The Atkins Diet is a popular low-carb diet program that began in the 1960s, according to the Mayo Clinic. Because this diet limits carbohydrates, you will need to be careful about what you eat so that you don’t exceed your daily limit.
The flip side of carbohydrate restriction: Unlike many other diets that require you to count calories or cut down on high fat foods, on the Atkins diet you can eat fat as well as protein. , according to Cleveland Clinic.
If you are considering this diet, you might be wondering what foods you can eat, as well as what foods are prohibited from the Atkins diet. Here’s what you need to know.
How the Atkins Diet Works
There are a few variations of the diet, including the Atkins 20, Atkins 40, and Atkins 100, depending on the Atkins website – a main difference between these plans is the number of carbohydrates you can take in the first phase.
In general, this diet has four phases: the first phase, known as induction, limits carbohydrates the most, while the following phases allow for the gradual reintroduction of carbohydrates, according to the Cleveland Clinic.
Note: Although carbs are limited on the Atkins diet, note that you are counting net carbs (not total carbs), according to the Mayo Clinic, which means you will subtract the fiber content of foods from the total number of carbs. carbohydrates.
Here’s what to expect during each of the four stages of the Atkins diet:
- Phase 1 (Induction):You’ll only get 20 grams of net carbs per day, according to the Cleveland Clinic. This phase lasts 2 weeks or more, according to the Mayo Clinic. During this phase, you can anticipate weight loss.
- Phase 2 (balancing):During this less restrictive phase, you can incorporate more nutrient-dense carbohydrates, according to the Mayo Clinic. That said, your daily carb intake is limited to 30 net carbs, according to the Cleveland Clinic.
- Phase 3 (pre-maintenance):You’ll continue to add more food, with 10 additional net carbs allowed each week you’re in this phase, according to the Mayo Clinic. You will stay in the pre-maintenance phase until you reach your target weight.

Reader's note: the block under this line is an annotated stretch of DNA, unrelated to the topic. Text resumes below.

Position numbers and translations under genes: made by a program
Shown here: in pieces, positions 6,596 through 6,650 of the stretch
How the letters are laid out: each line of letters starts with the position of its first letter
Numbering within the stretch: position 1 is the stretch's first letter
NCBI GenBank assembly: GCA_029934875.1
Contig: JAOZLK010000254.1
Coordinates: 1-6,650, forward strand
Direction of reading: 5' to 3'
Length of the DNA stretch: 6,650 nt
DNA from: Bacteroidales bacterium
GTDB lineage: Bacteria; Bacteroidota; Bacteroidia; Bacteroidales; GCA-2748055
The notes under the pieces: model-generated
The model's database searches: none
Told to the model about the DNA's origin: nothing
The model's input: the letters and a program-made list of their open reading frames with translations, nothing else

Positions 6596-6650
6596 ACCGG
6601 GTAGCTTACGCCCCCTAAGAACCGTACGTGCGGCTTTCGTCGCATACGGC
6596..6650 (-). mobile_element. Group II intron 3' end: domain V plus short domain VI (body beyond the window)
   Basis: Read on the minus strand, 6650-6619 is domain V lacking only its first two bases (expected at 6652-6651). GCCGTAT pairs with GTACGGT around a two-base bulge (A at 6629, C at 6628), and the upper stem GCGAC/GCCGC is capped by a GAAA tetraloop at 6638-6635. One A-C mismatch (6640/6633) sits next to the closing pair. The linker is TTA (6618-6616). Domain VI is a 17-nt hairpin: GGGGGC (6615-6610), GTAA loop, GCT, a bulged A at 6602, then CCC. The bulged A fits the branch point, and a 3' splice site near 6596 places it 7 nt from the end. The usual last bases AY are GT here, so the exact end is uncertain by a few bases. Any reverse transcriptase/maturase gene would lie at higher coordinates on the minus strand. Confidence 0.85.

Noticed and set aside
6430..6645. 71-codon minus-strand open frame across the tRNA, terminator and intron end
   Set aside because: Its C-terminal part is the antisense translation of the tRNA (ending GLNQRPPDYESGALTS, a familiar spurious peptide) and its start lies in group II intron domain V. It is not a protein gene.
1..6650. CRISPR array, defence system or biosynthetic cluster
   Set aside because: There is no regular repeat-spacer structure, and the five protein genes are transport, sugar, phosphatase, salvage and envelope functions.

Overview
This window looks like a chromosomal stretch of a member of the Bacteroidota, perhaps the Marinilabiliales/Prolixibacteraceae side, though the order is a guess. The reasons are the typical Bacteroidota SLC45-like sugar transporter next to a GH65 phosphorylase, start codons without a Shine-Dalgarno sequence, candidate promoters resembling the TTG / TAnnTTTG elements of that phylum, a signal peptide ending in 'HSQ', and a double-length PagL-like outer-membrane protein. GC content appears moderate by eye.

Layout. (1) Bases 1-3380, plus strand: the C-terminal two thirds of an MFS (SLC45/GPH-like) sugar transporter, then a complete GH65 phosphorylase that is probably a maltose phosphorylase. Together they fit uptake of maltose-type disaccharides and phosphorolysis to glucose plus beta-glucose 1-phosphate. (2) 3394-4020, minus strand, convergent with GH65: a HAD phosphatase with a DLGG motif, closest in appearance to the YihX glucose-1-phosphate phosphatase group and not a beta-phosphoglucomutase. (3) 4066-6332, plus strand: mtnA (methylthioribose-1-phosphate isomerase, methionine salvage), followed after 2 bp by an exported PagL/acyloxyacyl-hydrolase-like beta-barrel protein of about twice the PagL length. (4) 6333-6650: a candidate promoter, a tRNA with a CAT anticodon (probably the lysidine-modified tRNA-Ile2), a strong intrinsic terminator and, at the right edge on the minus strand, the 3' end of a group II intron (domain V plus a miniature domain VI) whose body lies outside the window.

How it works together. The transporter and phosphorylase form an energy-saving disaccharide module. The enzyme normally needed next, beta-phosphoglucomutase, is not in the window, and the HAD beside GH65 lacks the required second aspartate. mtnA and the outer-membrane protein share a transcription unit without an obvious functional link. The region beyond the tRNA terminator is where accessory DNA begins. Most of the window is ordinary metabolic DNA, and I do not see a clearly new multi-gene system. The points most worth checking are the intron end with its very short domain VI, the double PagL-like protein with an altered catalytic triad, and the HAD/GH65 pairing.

- Phase 4 (Maintenance):Once you’ve reached your goal weight, your goal will be to stay that way, limiting carbs to 120 a day, according to the Cleveland Clinic.
Following a low-carb diet – like Atkins – will help you lose weight, and may also help prevent type 2 diabetes and lower your risk of chronic diseases, such as heart disease, according to the American Academy of Family Physicians. That said, you may experience temporary side effects including headaches, fatigue, and gastrointestinal upset.
Foods You Cannot Eat On The Atkins Diet
While many foods are completely off limits during the early stages of the Atkins diet, some are allowed in the later, less restrictive stages.
During the first phases – induction and balancing – of the Atkins diet, you will not be able to eat foods made with grains and flour. The carbohydrates in these foods are just too high, given the diet’s limitations on carbohydrate intake.
For example, a slice of white bread contains 14.3 grams of carbohydrate and 0.8 grams of fiber, according to the USDA – that means it has 13.5 net carbs. One cup of corn flakes contains 21 grams of carbohydrate and only 0.8 grams of fiber, per USDA. Eating that bowl of cereal means consuming around 20 net carbs. That’s the equivalent of a full day’s worth of carbohydrates if you’re in the first phase of the Atkins 20 diet.
If you are on the Atkins diet, you will avoid or limit the following foods during the early stages:
- Cereals, such as barley, quinoa, bulgur wheat, and couscous
- Breakfast cereals
- Bakery products such as cookies and cakes
But whole grains – such as barley, kasha and quinoa – can be reintegrated into your diet during the third phase, according to the. Atkins Food Guide. Refined grains will remain banned.
Fruits are high in sugar and carbohydrates and are excluded during the early stages of the Atkins diet, according to the Atkins Food Guide.
Fiber can vary widely depending on the specific fruit. A medium apple provides 25.1 grams of carbohydrate and 4.4 grams of fiber, per USDA, while a cup of grapes contains 15.8 grams of carbohydrate and 0.8 grams of fiber, according to the USDA.